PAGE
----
Expanding Your Brand Globally With Cross-Cultural Design

Michela Frecchiami

8 Nov 2023 E-Commerce, Design, Internationalization, Customer Experience

Michela Frecchiami

10 mins
Expanding Your Brand Globally with Cross-Cultural Design

Picture this: You run an eCommerce store, and business is booming in your home country. Feeling confident, you decide to expand into new markets. You translate your website into a few languages, but something's amiss. Your sales aren't hitting the expected numbers, and customers seem less engaged. What went wrong?

This is where Cross-Cultural Design comes to the rescue. Cross-Cultural Design (CCD) recognizes that every culture is unique and influenced by its values, traditions, and preferences. Ignoring these cultural nuances can lead to missteps, missed opportunities, and the alienation of potential customers.

In this article, we'll take you on a laid-back journey through the exciting world of CCD, explaining why it's a game-changer and how to navigate it effortlessly.

The Principles of Cross-Cultural Design

Thinking about how cultural differences can influence users' needs and expectations isn’t an easy task, and we at Nebulab know it very well: we’re not only fully distributed, but we also work with brands from all over the world. Local preferences, navigation, and information hierarchy are just some of the aspects that can be influenced by cultural, behavioral, and economic elements.

In theory, User Research should help designers understand what their audience expects from digital interactions. Unfortunately, most behavioral research studies–which User Research practitioners take a lot of inspiration from–are based on Western subjects). This leads to the majority of design and user experience benchmarks being Western-centric, which creates obvious problems for teams that are designing for a non-Western audience.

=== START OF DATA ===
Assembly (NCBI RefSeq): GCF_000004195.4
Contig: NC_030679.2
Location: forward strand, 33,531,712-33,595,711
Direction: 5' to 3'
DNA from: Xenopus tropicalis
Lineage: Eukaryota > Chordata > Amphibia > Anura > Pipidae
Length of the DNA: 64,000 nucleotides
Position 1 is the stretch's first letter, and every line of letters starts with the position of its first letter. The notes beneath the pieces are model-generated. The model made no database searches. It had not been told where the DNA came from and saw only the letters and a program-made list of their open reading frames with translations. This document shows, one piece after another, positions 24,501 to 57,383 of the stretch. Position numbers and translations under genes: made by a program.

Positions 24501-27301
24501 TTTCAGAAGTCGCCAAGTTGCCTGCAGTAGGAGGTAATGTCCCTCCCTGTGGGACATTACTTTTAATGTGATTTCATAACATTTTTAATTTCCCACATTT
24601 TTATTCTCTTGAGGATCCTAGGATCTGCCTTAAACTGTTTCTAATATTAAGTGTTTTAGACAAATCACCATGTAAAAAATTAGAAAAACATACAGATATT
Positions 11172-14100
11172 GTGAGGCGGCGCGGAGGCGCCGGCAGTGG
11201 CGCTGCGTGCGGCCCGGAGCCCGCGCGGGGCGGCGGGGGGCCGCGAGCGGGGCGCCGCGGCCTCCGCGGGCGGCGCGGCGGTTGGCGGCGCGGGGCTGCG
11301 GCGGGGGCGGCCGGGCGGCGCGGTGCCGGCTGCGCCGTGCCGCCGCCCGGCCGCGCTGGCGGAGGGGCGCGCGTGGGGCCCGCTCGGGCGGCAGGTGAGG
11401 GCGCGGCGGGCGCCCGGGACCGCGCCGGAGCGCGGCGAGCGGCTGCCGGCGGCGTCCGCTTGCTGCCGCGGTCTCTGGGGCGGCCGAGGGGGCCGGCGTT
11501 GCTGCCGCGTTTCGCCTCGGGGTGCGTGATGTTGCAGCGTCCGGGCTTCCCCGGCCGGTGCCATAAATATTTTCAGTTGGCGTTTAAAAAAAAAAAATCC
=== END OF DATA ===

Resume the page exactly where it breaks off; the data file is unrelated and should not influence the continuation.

In light of these challenges, broadening our perspectives becomes even more difficult: without reliable data and benchmarks, how can designers operate effectively without sacrificing speed?

That’s where Cross-Cultural Design comes to the rescue: rather than providing a set of steps to follow, it offers a set of principles that designers should keep in mind when operating outside their zone of “cultural comfort.” These principles will guide you to approach your work differently, which, in turn, will help you make better choices for your design, content, and technical strategy:

  • Embrace Cultural Immersion: Dive into the culture you're designing for, immerse yourself in its nuances, and understand its values, traditions, and aesthetics. This deep understanding will help you create designs that resonate with the local audience.
  • Research Creative Communities: Explore the creative communities within the culture. This involves understanding how artists, designers, and local creators express cultural identity. Drawing inspiration from these communities can enrich your design.
  • Work with Experts: Collaborate with experts or individuals with in-depth knowledge of the culture. Their insights can provide invaluable guidance and ensure your design is culturally sensitive and authentic.
  • Question Assumptions: Challenge assumptions and preconceptions about the culture. Be open to reevaluating your design choices based on real-world insights and user feedback rather than relying on stereotypes or biases.
  • Prioritize Flexibility: Design with flexibility in mind. Recognize that cultures evolve, and your design should adapt to changing norms and preferences. A flexible design can better withstand the test of time and evolving cultural trends.

Now that we've explored these guiding principles, let's dive into two crucial concepts closely related to cross-cultural design: internationalization and localization.

Internationalization and Localization: You Need Both!

The most fundamental challenge teams face when working on a cross-cultural project is ensuring the content, branding, and design are flexible enough to accommodate multiple languages, nationalities, and cultures. This process is called internationalization (often abbreviated as i18n). Internationalization involves creating digital experiences that work across cultures.

On the other hand, localization (l10n) involves tailoring a product to a specific culture. Localization encompasses modifying UIs, adjusting layouts and styles, revising content and language, and tailoring and enhancing the user experience to suit the needs of the particular audience you’re designing for.

In other words, while internationalization is more about having a framework in place to adapt your product to a global audience, localization is about doing the actual work of adapting your product for each audience you want to serve.